Drones Hamper California Firefighters’ Efforts to Battle Wildfires
A spokesman for the San Bernardino Fire Department said drones created a dangerous situation for firefighters as they tried to contain wildfires July 17.
SAN BERNARDINO, Calif. – Firefighters were forced to stop dispatching helicopters over a wildfire in California when drones were seen hovering over the blaze.
With California in the middle of a historic drought, firefighters have been working around the clock to contain the massive fires, which recently burned 20 abandoned vehicles on Interstate 15 in the Los Angeles area.
However, five “hobby drones” forced helicopters transporting buckets of water to stay grounded, delaying the fire department’s response, CNN reports.
The unmanned aircraft systems grounded helicopters for up to 20 minutes on July 17 as the fire spread onto a freeway, forcing motorists to leave their cars.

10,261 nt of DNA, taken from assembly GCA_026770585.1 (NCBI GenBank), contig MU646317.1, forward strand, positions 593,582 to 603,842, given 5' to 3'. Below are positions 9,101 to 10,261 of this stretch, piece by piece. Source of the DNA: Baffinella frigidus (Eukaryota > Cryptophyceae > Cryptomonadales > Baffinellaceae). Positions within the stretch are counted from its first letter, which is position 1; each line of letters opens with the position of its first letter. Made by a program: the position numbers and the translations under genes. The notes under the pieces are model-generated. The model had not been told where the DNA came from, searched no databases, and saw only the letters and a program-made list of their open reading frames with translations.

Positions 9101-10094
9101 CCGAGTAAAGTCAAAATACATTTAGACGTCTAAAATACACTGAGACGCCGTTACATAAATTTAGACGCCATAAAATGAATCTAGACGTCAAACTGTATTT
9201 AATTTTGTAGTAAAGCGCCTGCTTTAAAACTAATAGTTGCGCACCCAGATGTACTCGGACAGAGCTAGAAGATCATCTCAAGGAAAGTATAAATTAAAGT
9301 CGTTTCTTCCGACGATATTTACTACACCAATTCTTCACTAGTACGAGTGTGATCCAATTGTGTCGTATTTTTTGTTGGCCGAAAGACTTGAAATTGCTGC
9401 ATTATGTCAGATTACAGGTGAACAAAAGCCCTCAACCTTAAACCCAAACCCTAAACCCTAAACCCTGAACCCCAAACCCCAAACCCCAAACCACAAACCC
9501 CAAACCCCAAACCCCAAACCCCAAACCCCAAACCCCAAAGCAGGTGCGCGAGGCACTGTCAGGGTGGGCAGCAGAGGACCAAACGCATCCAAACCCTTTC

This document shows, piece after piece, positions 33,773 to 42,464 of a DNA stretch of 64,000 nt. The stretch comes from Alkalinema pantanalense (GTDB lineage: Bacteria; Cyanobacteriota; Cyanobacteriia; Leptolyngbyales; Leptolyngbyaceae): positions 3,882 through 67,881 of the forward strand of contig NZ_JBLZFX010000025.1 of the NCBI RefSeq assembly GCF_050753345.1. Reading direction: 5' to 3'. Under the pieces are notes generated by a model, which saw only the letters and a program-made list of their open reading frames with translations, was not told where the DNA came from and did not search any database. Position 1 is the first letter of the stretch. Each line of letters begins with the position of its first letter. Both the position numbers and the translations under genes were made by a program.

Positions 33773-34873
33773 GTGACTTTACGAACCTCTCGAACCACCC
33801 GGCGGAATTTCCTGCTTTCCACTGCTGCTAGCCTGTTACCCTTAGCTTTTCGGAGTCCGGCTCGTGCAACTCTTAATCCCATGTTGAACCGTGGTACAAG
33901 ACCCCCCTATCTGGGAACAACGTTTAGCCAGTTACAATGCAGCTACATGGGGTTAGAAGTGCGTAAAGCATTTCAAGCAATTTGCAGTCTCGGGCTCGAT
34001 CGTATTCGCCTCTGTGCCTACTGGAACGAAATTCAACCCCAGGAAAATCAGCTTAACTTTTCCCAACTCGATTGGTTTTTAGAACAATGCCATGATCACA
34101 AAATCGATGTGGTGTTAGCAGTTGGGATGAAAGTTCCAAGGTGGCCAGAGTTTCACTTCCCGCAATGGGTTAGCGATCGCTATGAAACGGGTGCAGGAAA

A San Bernardino County Fire Department spokesman was critical of the operators, saying their drones prevented a water drop cycle “that would have created a much safer environment and we would not have seen as many citizens running for their lives.” There were no fatalities July 17, but the spokesmen said the fire department cannot risk having a helicopter collide with a drone in the air.
The Federal Aviation Administration put temporary drone flight restrictions around the fires and could fine drone operators as much as $25,000 for flying a drone dangerously.
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